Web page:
I especially loved the internal consistency, lack of impossible battles, and the strong development of a number of believable characters. The Holnist leader (who played a supporting role in "Armageddon") is more than a cartoon bad guy, and Costner's postman is plagued by guilt and doubt as he discovers how seriously everyone takes his "Restored United States". There is almost nothing in the movie that is irrelevant to the plot.
Yes, it is a bit slow in parts, and I was ready to quit watching after 30 minutes because I had heard that it was just another post-apocalyptic bore, but it turned into a sterling movie. Even my wife, no fan of that genre, wanted to watch it all the way through.
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Format: DVD
In the wake of Titanic's unexpected success in 1997, the media needed another Christmas epic to lambast, hence the grossly unfair pile-on that happened to Costner's The Postman. To pretend that this is another Dune or Heaven's Gate is not only hyperbolic, it is willfully dishonest (even Dune has gotten a grudging second chance with critics in recent years). The fact is, had the country's female populace not been busy swooning under Leo's spitballs, The Postman might today be regarded as the classic that it deservedly is.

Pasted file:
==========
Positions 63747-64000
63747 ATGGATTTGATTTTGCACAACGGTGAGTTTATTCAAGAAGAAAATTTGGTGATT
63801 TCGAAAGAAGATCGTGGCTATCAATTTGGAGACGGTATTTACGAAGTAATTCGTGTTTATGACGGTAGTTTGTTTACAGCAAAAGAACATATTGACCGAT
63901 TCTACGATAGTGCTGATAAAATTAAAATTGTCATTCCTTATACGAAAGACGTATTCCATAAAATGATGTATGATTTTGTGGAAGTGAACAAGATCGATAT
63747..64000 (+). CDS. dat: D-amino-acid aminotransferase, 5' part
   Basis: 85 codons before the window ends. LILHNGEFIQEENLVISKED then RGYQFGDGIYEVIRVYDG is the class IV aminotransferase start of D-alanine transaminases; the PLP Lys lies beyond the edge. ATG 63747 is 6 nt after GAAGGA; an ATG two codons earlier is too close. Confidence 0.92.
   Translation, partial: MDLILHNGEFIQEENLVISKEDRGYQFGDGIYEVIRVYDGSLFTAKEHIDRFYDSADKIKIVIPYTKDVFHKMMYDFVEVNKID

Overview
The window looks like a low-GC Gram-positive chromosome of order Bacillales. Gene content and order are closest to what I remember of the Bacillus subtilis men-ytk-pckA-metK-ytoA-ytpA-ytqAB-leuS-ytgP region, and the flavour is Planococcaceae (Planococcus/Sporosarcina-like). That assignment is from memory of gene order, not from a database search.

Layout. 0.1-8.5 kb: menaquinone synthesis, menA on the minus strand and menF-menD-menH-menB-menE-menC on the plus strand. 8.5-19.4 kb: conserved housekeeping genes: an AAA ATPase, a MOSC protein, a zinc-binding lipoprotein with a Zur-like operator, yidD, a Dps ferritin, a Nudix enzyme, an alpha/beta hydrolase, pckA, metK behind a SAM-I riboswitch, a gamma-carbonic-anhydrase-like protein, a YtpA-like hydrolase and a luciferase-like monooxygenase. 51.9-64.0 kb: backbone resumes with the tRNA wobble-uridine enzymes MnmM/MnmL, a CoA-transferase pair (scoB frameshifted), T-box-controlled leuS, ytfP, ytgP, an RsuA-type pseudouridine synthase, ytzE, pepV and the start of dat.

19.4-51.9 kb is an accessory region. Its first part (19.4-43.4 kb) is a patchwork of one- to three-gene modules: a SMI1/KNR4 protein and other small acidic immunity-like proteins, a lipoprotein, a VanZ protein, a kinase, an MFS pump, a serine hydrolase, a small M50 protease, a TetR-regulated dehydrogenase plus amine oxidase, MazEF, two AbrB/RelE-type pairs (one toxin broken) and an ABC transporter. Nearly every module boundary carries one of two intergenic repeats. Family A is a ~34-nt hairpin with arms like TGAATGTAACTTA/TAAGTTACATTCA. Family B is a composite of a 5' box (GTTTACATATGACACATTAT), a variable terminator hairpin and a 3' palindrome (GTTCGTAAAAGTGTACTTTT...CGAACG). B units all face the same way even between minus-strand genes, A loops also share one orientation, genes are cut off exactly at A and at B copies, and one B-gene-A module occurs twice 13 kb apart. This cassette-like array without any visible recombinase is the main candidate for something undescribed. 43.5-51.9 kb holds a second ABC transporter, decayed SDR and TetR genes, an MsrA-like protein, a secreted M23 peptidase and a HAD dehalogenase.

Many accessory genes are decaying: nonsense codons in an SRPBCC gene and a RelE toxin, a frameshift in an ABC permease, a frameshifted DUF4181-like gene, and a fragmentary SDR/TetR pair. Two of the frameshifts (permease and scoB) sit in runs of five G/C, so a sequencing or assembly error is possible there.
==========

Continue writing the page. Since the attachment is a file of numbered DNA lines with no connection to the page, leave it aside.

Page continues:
Like Titanic, The Postman is lengthy and excessive, but it is also watchable and entertaining. Costner downplays his basically selfish and opportunistic title character, while his costars--Will Patton, Larenz Tate, Olivia Williams, and Giovanni Ribisi (in a brief supporting role as a grateful dupe in Bethlehem's army)--all give shining performances. Moreover, the movie's message is the opposite of blind patriotism; it cleverly skewers the militia movement in the U.S. while reminding us why democratic government came about in the first place: to keep gangsters, extortionists, and military tyrants out of our lives.
The Postman is worth your time if you haven't seen it; if you have, it deserves an honest and iceberg-free reassessment.
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Format: DVD
It is difficult to review a film that you like, when every professional critic has slammed it. On the other hand, I have to believe I am not alone in my tastes, so, here is some praise for "The Postman", Kevin Costner's cinematic version of the great book of the same name, written by David Brin.